[70] Roul, "Lashkar-e-Taiba's Financial Network," 6.

[71] Roul, "Lashkar-e-Taiba's Financial Network," 12.

[72] Jan McGirk, "Jihadis in Kashmir: The Politics of an Earthquake," from the website: (October 27, 2005).

[73] Tankel, Lashkar-e-Taiba: Past Operations and Future Prospects, 2.

[74] Tankel, Lashkar-e-Taiba: Past Operations and Future Prospects, 2.

[75]Tankel, Lashkar-e-Taiba: Past Operations and Future Prospects, 11.

[76] Tankel, Lashkar-e-Taiba: Past Operations and Future Prospects, 7.

[77] Tankel, Lashkar-e-Taiba: Past Operations and Future Prospects, 2.

[78] Tankel, Lashkar-e-Taiba: Past Operations and Future Prospects, 10.

[79] Trehan, "Terrorism and the Funding of Terrorism," 207.

[80] Trehan, "Terrorism and the Funding of Terrorism," 207.

[81] Trehan, "Terrorism and the Funding of Terrorism," 207.

[82] Tankel, Lashkar-e-Taiba: Past Operations and Future Prospects, 10.

[83] Roul, "Lashkar-e-Taiba's Financial Network," 6.

[84] Fair, Leader-Led Jihad in Pakistan, 6.

[85] Tankel, Lashkar-e-Taiba: From 9/11 to Mumbai, 25.

[86] Fair, Leader-Led Jihad in Pakistan, 16; "Lashkar-e-Taiba Overview," 66, 67.

[87] Rohan Gunaratna, "Mumbai Investigation: The Operatives, Masterminds and the Enduring Threat," UNISCI Discussion Papers, 19 (January 2009), from the UNISCI website:

[88] Tankel, Lashkar-e-Taiba, Past Operations and Future Prospects, 1, 16.

[89] Tankel, Lashkar-e-Taiba, Past Operations and Future Prospects, 38, 67.

[90] K. A. Kronstadt, International Terrorism in South Asia (Library of Congress, Washington, DC: Congressional Research Service,) (November 3, 2003); available from

[91] Fair, Leader-Led Jihad in Pakistan 12, 1 3.

[92] Tankel, Lashkar-e-Taiba: From 9/11 to Mumbai, 27, 28.

[93] Tankel, Lashkar-e-Taiba in Perspective, 4, 6.

[94] Trehan, "Terrorism and the Funding of Terrorism," 211.

[95] Trehan, "Terrorism and the Funding of Terrorism," 210

[96] S. K. Saini, "Problems and Prospects of Combating Terrorist Financing in India," Strategic Analysis 33, no. 1 (January 2009): 87; Chiranjeeb Das, "Organized Crime—Changing the Face of the World," from the Business Crime Bureau website:, 5-6 (accessed May 10, 2011). The only regional body that is relevant to this fight against LeT is the South Asian Association for Regional Cooperation (SAARC).  While SAARC adopted a "Consensus on Terror Protocol" in 2004 as a holistic regional measure to fight terrorism, this protocol has not been efficacious due to deep mistrust between the parties in the body. The countries in SAARC are Afghanistan, Bangladesh, Bhutan, India, Maldives, Nepal, Pakistan, and Sri Lanka.  For this reason, this article has excluded the discussion of the regional measures.

[97] Kronstadt, International Terrorism in South Asia, 2.

[98] Animesh Roul, "Dawood Ibrahim: India's Elusive Most Wanted Man," Militant Leadership Monitor, Vol. 1, no. 6 (June 30, 2010): 9.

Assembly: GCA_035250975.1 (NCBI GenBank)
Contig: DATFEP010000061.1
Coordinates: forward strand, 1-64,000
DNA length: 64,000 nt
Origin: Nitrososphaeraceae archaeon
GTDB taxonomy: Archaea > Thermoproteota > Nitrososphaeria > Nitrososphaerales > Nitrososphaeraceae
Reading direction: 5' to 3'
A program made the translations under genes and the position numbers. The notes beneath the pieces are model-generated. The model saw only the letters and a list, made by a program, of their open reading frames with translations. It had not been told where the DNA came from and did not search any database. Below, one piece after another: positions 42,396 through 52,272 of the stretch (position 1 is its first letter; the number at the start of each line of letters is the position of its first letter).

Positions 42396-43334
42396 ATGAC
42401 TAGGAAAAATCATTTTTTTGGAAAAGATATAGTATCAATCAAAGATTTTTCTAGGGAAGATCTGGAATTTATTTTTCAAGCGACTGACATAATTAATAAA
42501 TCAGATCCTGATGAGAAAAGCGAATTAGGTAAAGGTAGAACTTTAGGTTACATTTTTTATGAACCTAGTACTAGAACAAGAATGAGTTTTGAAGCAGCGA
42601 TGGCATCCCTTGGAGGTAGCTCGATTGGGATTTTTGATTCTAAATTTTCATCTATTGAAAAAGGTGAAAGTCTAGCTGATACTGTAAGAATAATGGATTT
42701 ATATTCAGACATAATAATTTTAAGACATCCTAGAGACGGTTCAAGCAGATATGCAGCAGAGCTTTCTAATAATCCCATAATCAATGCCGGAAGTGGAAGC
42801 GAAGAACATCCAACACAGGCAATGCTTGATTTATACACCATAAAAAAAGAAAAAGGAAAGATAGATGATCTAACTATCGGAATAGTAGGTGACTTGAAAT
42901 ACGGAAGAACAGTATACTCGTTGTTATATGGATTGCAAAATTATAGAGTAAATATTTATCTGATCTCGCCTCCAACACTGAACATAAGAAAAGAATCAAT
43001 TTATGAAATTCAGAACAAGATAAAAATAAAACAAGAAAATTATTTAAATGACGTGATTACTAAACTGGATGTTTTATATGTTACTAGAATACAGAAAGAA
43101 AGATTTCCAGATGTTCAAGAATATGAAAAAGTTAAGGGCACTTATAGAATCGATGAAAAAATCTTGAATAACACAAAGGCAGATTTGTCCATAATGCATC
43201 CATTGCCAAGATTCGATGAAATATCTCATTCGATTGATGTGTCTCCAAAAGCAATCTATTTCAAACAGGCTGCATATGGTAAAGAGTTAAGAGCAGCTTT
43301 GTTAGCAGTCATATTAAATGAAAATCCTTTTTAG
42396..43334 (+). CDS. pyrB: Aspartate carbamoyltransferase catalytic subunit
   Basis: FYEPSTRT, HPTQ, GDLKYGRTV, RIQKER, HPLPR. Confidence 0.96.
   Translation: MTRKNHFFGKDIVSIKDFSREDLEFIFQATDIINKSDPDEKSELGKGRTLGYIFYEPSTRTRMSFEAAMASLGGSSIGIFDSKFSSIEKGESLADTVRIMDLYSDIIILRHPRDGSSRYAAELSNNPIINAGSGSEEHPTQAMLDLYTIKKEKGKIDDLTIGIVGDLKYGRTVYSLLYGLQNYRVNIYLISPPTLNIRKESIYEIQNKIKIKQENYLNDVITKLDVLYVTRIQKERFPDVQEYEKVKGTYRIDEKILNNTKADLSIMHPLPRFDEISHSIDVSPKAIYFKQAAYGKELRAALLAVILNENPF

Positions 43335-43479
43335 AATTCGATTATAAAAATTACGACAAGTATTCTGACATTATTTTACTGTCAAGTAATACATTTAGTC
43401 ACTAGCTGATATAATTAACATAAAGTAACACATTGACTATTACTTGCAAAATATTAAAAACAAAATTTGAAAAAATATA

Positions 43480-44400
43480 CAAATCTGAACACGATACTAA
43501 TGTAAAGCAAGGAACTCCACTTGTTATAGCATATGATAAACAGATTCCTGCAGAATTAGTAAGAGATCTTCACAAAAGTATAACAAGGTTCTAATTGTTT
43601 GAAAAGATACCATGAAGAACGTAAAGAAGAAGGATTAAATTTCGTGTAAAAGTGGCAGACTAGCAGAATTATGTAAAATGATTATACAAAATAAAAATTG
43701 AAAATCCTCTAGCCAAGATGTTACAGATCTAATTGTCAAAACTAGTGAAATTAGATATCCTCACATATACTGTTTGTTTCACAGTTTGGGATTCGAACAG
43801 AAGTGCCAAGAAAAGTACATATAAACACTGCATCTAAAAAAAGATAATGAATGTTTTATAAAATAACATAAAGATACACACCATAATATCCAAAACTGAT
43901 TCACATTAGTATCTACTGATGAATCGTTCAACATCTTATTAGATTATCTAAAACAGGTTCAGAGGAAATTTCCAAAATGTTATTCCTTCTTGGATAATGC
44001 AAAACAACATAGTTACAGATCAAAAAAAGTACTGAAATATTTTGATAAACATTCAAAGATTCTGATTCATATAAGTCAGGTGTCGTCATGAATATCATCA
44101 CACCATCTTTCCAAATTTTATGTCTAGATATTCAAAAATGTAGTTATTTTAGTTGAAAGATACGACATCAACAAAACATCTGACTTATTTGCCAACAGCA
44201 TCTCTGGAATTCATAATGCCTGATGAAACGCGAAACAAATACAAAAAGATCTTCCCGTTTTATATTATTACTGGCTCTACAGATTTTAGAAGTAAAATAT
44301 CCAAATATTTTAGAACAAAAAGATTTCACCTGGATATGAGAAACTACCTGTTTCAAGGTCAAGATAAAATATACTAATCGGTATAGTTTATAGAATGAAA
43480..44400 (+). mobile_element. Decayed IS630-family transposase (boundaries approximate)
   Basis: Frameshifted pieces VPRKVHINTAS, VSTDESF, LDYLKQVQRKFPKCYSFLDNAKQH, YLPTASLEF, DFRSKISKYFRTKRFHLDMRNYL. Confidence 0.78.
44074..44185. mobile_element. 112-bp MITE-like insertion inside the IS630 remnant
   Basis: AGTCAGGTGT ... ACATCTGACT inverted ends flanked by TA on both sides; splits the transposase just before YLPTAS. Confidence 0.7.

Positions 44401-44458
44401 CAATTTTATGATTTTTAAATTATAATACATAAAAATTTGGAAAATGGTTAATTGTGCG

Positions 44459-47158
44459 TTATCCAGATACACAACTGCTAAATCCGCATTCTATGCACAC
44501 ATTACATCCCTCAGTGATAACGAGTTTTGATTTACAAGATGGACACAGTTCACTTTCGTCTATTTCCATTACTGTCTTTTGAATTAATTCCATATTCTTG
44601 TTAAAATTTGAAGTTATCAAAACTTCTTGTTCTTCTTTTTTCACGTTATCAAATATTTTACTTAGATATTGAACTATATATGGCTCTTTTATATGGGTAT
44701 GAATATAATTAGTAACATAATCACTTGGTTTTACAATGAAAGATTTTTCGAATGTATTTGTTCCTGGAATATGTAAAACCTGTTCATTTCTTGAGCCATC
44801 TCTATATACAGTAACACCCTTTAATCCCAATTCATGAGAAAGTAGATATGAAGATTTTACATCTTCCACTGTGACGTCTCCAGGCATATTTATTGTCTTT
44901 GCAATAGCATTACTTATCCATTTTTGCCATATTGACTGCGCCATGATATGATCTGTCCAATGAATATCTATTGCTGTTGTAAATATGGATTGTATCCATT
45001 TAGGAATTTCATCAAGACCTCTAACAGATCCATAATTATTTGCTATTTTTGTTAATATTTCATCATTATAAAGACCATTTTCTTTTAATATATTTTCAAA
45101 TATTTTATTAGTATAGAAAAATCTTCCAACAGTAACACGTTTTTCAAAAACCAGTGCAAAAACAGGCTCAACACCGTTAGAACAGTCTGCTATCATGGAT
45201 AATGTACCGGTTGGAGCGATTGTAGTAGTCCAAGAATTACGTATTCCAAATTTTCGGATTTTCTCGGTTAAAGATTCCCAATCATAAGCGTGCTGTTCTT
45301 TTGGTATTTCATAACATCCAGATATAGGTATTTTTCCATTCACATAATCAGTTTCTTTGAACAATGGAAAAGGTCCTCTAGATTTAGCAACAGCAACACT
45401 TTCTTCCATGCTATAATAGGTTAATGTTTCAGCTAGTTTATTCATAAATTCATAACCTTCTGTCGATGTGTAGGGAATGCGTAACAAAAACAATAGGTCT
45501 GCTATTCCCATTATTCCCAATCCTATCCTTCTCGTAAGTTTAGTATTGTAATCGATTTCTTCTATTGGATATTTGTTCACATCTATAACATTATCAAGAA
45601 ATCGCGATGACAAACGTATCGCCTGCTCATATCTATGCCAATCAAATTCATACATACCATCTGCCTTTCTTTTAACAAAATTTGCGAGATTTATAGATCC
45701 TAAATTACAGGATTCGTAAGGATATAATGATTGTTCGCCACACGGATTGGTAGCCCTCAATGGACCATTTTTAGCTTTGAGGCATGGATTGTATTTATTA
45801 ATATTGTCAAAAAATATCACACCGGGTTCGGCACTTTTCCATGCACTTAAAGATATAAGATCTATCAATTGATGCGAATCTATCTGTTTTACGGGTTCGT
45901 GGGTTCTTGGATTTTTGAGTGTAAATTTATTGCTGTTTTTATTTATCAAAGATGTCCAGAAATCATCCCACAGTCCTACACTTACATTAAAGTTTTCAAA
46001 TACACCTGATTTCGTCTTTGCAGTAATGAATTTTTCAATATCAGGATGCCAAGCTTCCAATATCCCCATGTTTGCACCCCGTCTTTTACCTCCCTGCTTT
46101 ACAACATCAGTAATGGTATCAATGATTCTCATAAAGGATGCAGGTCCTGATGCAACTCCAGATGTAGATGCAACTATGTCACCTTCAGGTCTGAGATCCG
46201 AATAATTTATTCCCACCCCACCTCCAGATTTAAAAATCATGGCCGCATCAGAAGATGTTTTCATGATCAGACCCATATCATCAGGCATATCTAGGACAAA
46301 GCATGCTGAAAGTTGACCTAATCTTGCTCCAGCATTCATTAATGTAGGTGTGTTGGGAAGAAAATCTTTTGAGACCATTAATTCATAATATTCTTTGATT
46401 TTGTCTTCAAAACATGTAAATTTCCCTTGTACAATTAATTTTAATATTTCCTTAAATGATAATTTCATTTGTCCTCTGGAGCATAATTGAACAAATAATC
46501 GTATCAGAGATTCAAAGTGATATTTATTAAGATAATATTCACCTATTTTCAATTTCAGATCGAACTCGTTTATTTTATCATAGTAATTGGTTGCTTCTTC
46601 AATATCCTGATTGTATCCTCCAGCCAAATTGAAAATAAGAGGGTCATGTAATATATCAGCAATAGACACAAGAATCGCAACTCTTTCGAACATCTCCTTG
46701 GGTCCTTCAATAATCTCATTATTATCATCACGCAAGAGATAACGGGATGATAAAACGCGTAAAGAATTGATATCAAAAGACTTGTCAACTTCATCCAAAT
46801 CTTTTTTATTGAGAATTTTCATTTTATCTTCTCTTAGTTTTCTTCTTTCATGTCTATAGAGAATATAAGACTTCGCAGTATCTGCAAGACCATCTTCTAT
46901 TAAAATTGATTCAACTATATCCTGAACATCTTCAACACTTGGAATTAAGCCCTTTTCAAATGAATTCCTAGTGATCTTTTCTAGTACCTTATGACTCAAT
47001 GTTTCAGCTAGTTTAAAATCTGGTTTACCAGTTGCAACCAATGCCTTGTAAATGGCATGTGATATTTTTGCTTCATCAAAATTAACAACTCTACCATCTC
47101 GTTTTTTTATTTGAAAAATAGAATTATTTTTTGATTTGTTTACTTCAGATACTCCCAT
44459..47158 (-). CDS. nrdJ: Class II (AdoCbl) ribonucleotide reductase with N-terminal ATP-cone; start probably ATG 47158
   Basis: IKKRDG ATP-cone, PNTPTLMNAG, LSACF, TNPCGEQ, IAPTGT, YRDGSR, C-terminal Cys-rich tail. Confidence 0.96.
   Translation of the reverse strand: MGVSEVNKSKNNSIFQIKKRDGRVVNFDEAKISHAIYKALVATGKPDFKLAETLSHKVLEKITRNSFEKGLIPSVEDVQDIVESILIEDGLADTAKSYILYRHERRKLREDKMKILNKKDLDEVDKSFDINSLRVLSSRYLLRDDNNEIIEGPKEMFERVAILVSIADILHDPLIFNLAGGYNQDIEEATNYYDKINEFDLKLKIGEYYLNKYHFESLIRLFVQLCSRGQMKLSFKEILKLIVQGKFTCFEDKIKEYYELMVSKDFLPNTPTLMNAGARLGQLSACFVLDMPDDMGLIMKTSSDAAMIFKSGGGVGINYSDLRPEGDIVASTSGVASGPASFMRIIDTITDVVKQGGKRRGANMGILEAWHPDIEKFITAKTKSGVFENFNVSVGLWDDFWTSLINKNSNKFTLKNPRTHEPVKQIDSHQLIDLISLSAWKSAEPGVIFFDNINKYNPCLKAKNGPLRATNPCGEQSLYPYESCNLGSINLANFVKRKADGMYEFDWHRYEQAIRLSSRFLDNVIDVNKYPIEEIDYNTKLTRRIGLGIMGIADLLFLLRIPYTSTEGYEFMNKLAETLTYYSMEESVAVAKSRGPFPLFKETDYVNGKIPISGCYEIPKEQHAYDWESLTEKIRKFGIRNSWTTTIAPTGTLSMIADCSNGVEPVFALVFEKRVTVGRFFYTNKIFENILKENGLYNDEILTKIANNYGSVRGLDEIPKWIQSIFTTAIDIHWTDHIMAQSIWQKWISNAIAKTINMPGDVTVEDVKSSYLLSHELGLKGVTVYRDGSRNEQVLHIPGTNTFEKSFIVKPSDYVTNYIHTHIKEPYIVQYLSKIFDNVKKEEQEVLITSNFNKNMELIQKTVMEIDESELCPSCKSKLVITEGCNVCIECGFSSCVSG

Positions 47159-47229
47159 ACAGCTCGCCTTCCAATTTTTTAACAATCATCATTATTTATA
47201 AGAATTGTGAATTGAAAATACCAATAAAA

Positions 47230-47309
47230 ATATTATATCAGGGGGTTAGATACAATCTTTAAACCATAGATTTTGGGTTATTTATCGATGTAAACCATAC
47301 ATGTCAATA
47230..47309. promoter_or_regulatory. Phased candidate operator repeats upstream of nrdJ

[99] Siddique, What is Lashkar-e-Taiba? 4. 

[100] Siddique, What is Lashkar-e-Taiba, 3.     

[101] Saini, "Problems and Prospects," 92.  Nevertheless, this move seemed to be controversial as many critics questioned its value.  By doing so, India is pushing the hawala system further underground, making it even harder to regulate and monitor.  Rather, a more effective way could have been to make it official so that the system can be better regulated.

[102] Financial Action Task Force, Anti-Money Laundering and Combating the Financing of Terrorism: India (Paris: FATF Secretariat, June 2010).  India joined FATF as a full member in 2009.  Since then, India has taken steps to bring its Anti-Money Laundering (AML) / Combating the Financing of Terrorism (CFT) system in line with the FATF's standards.  Some actions taken: (1) amendment of Unlawful Activities (Prevention) Act, 1967 (UAPA), in 2008; and (2) amendment of Prevention of Money Laundering Act, 2002 (PMLA) in 2009.  These amendments are meant to align India's system with the "requirements of the United Nations Convention for the Suppression of the Financing of Terrorism (FT Convention)."  However, the FATF report also noted that there were numerous gaps in India's AML/CFT system that needed to be addressed.

[103] Saini, "Problems and Prospects," 88.

[104] Tankel, Lashkar-E-Taiba: Past Operations and Future Prospects, 5-6. 

[105] Tankel, Lashkar-E-Taiba: Past Operations and Future Prospects, 9.

[106] Saini, "Problems and Prospects," 93.

[107] Saini, "Problems and Prospects," 93-94.

[108] For more information on the weaknesses of India's CFT system, see Financial Action Task Force, Anti-Money Laundering. For the purpose of illustration, some examples of these weaknesses are (1) India's ineffective judiciary system toward AML/CFT, (2) poor control of money movement across borders taking into consideration the large volume of human traffic flow as well as India's cash-based economy, and (3) a weak Suspicion Transaction Reporting (STR) mechanism.

[109] Saini, "Problems and Prospects," 91-96.